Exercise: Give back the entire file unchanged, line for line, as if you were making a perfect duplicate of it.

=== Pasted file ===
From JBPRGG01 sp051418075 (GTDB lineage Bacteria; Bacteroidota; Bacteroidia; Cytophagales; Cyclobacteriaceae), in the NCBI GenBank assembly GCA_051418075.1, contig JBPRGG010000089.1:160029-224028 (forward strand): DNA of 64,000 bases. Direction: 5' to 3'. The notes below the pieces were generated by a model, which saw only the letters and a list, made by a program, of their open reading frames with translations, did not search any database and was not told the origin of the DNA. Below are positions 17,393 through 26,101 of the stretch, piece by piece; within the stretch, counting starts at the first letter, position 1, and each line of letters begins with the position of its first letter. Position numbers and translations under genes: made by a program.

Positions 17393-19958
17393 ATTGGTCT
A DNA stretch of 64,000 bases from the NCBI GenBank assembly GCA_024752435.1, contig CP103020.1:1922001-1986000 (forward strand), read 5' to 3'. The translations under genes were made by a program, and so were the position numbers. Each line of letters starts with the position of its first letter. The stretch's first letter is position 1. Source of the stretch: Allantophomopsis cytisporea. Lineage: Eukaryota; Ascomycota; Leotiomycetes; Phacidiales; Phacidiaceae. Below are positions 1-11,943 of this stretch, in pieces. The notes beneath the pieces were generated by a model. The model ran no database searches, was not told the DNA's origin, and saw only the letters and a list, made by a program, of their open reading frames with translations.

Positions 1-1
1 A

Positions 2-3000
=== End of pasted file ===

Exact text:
From JBPRGG01 sp051418075 (GTDB lineage Bacteria; Bacteroidota; Bacteroidia; Cytophagales; Cyclobacteriaceae), in the NCBI GenBank assembly GCA_051418075.1, contig JBPRGG010000089.1:160029-224028 (forward strand): DNA of 64,000 bases. Direction: 5' to 3'. The notes below the pieces were generated by a model, which saw only the letters and a list, made by a program, of their open reading frames with translations, did not search any database and was not told the origin of the DNA. Below are positions 17,393 through 26,101 of the stretch, piece by piece; within the stretch, counting starts at the first letter, position 1, and each line of letters begins with the position of its first letter. Position numbers and translations under genes: made by a program.

Positions 17393-19958
17393 ATTGGTCT
A DNA stretch of 64,000 bases from the NCBI GenBank assembly GCA_024752435.1, contig CP103020.1:1922001-1986000 (forward strand), read 5' to 3'. The translations under genes were made by a program, and so were the position numbers. Each line of letters starts with the position of its first letter. The stretch's first letter is position 1. Source of the stretch: Allantophomopsis cytisporea. Lineage: Eukaryota; Ascomycota; Leotiomycetes; Phacidiales; Phacidiaceae. Below are positions 1-11,943 of this stretch, in pieces. The notes beneath the pieces were generated by a model. The model ran no database searches, was not told the DNA's origin, and saw only the letters and a list, made by a program, of their open reading frames with translations.

Positions 1-1
1 A

Positions 2-3000